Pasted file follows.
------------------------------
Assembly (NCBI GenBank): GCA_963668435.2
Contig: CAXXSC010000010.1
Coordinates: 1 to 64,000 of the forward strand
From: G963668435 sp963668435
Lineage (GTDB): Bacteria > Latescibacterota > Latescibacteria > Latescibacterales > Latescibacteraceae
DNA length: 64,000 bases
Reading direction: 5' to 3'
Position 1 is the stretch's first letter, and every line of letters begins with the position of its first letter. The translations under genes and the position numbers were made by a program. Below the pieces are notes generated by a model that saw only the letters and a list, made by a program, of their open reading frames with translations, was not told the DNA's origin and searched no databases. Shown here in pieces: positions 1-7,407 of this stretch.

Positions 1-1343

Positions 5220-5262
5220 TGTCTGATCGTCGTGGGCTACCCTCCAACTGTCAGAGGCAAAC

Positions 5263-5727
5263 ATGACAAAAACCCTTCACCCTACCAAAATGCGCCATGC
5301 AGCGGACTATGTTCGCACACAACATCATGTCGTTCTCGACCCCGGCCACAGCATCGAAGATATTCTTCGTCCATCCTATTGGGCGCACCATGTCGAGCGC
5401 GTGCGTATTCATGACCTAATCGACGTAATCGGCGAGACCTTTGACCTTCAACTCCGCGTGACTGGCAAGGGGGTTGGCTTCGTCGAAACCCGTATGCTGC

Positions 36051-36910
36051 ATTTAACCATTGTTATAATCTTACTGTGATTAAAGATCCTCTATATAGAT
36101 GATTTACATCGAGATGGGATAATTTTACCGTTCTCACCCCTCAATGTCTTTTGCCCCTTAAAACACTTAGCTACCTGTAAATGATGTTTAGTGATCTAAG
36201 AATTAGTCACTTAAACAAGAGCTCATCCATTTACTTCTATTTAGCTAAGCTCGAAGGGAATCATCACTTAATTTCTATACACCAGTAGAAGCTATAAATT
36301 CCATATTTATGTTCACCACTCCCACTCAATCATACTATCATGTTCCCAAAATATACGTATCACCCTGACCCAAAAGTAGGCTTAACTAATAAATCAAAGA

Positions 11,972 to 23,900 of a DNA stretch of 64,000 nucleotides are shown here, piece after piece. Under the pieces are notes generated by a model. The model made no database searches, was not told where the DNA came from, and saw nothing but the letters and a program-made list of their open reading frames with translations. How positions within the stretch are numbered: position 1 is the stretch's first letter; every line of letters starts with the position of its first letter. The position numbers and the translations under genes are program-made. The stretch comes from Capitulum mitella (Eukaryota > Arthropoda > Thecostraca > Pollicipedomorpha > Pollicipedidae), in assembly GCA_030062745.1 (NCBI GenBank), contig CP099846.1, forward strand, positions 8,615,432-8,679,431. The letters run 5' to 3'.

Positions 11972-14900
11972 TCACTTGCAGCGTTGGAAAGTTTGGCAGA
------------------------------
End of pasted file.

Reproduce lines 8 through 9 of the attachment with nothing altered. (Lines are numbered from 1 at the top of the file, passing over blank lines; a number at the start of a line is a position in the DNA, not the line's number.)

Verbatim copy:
Position 1 is the stretch's first letter, and every line of letters begins with the position of its first letter. The translations under genes and the position numbers were made by a program. Below the pieces are notes generated by a model that saw only the letters and a list, made by a program, of their open reading frames with translations, was not told the DNA's origin and searched no databases. Shown here in pieces: positions 1-7,407 of this stretch.

Positions 1-1343